Michael Kleerekoper, MD, MACE, has joined the faculty at the University of Toledo Medical School where he is Professor in the Department of Internal Medicine and section chief of the Endocrinology Division. The author of numerous journal studies, Dr. Kleerekoper serves on the editorial boards for Endocrine Today, Endocrine Practice, Journal of Clinical Densitometry, Journal of Women's Health, Osteoporosis International and Calcified Tissue International. Dr. Kleerekoper is also a founding board member of the newly formed Academy of Women’s Health.

Paget’s disease

This older male had been complaining for a number of years of headache, back ache, hip and knee pain — not uncommon symptoms as we get older. The diagnosis of Paget’s disease of bone is easy to establish once that diagnosis is under consideration. Given the symptoms suggestive of degenerative joint disease (DJD) and in the absence of obvious skeletal deformity, the only clue that had been missed was an elevated alkaline phosphatase, stable at ~ 300-400 for a number of years. Once confirmed by bone scan and X-ray, the management is straightforward — a short course of IV bisphosphonate with the number and duration of infusions dependent on the bisphosphonate selected.

The first treatment usually lowers the phosphatase by 50% or more, and it is not necessary to keep treating until the level is back to normal. More aggressive therapy may be appropriate if the baseline phosphatase is in the thousands. I see no justification for measuring bone-specific alkaline phosphatase unless, after radiologic confirmation of the diagnosis, the total alkaline phosphatase is only minimally elevated, and even then, I am not sure it is necessary. Likewise, there is little indication to measure or monitor other markers of bone remodeling. Treatment of symptomatic patients is always indicated. In asymptomatic patients in whom the phosphatase is markedly elevated (greater than arbitrarily twice the upper limit of the reference interval), treatment is appropriate. Many patients will require only one course of IV bisphosphonate, but the phosphatase should be monitored at six monthly intervals or when symptoms recur, and re-treatment is appropriate if there is a substantial rise.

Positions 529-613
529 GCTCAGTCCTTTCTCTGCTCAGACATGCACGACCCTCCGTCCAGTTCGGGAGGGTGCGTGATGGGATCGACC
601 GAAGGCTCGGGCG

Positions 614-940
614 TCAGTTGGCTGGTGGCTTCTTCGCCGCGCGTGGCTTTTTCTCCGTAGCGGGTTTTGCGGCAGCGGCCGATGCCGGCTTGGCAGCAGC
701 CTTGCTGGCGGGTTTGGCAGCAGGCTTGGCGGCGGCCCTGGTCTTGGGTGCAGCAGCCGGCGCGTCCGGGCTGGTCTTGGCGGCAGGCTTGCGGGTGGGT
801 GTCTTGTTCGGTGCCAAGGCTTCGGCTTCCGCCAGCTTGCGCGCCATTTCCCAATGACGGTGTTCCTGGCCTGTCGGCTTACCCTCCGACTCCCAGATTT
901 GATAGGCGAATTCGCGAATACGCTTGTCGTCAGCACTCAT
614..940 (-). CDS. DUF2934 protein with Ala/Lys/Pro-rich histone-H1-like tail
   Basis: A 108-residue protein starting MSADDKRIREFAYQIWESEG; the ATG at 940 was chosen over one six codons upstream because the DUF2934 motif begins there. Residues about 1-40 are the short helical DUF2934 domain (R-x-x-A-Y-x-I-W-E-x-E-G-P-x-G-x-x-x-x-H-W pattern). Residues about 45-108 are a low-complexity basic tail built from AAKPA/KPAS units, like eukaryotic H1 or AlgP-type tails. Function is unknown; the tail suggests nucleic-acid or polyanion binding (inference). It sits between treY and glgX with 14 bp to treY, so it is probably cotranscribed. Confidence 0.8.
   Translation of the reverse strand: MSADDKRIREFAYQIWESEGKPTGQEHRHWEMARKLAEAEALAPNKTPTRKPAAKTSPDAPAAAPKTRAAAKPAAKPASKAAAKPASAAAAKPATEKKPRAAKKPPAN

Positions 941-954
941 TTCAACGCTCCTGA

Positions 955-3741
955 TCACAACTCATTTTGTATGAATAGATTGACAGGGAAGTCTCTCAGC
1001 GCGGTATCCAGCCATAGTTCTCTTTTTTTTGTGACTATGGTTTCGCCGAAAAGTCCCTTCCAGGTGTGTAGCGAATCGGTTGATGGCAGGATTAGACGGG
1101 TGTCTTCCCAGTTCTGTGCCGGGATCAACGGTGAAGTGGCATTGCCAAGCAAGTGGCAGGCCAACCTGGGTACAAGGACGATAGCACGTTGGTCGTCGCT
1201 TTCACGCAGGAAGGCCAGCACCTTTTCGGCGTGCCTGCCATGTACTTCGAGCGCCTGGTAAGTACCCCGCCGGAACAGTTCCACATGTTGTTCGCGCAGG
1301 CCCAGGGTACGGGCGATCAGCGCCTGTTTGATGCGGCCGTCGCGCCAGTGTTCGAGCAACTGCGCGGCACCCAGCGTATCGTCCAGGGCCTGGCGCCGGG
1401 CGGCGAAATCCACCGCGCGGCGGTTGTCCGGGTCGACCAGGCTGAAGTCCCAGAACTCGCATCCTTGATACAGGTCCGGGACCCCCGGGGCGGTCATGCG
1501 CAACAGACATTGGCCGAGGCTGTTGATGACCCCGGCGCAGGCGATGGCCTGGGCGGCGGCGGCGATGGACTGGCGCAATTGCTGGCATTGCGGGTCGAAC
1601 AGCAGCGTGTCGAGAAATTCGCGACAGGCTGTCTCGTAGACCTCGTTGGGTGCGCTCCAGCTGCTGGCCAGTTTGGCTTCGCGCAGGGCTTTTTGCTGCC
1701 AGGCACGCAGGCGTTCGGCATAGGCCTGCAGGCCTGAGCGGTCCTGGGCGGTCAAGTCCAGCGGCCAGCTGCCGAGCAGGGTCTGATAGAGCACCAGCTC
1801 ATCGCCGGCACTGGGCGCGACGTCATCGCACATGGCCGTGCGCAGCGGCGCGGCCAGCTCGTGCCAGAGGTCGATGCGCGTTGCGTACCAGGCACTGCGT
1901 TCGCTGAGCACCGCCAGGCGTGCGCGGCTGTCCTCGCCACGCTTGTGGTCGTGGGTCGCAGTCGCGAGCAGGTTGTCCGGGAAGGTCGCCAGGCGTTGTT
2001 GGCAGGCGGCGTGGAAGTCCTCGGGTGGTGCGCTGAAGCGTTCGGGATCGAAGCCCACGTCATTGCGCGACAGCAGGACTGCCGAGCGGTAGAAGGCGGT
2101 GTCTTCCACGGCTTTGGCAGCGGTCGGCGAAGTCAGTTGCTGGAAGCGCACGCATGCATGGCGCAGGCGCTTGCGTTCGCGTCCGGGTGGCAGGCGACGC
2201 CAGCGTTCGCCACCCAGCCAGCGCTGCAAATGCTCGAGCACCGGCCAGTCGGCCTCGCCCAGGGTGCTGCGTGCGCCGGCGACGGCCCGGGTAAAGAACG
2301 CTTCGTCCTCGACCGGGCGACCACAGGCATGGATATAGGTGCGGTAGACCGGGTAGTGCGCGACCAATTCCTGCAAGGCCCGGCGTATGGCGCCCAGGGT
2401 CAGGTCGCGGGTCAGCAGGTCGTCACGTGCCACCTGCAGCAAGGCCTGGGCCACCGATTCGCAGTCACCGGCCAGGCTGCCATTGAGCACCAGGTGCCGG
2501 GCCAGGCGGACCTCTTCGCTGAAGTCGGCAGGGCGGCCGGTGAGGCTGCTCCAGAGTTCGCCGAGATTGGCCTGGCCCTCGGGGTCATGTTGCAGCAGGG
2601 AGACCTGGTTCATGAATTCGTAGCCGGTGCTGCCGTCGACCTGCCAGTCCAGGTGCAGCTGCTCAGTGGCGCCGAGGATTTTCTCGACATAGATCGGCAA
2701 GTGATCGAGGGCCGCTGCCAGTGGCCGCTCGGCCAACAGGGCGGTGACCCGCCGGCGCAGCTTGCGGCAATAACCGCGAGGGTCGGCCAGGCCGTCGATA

The clinical problem in this case is that he does indeed have DJD secondary to his age and Paget’s, and the symptoms did not abate much with therapy although his alkaline phosphatase returned to just above normal. His headaches did decrease in frequency and intensity. Hindsight is 20/20 vision, and noting the elevated phosphatase should have brought this possibility to attention earlier, but that too might not have made a difference to the outcome because he did not present with skeletal pain or deformity, just joint aches and pains. The asymmetry of the DJD is perhaps the only clinical symptom that might have suggested something beyond simple wear and tear on the joints.

The symptoms and complications of Paget’s are a function of the skeletal parts involved in the disease. When a vertebral body is involved, neurologic symptoms may occur as the vertebra expands and impinges on the spinal cord. Metastatic disease may be the first thing that comes to mind when the spine X-ray is taken because the affected vertebra looks quite abnormal. Paget’s, but not sclerosing metastases as might be seen in prostate cancer, increases vertebral body dimensions in both the anterior-posterior and lateral view. Involvement of the proximal femur may present not with joint pain but intense heat over the affected area. A bowing deformity of one leg is another indication of possible Paget’s — again asymmetry is the clue. In the long bones, Paget’s seems to always appear at the end of the bone, proximal more often than distal, and to my understanding, the lesion never appears first in the shaft.

Paget’s can be a monostotic or polyostotic condition and may be asymptomatic for some time. When the diagnosis is made as an incidental finding on an X-ray taken for other reasons, it is worthwhile to proceed to a bone scan to document the extent of the disease. It is important for you and the patient to know that it is rare for Paget’s to develop in a new skeletal site once the diagnosis has been established. Should a new skeletal lesion develop, it is imperative to seek a cause other than Paget’s, all too often a metastasis.

X-ray of a man with degenerative joint disease and Paget's
X-ray of a man with degenerative joint disease and Paget's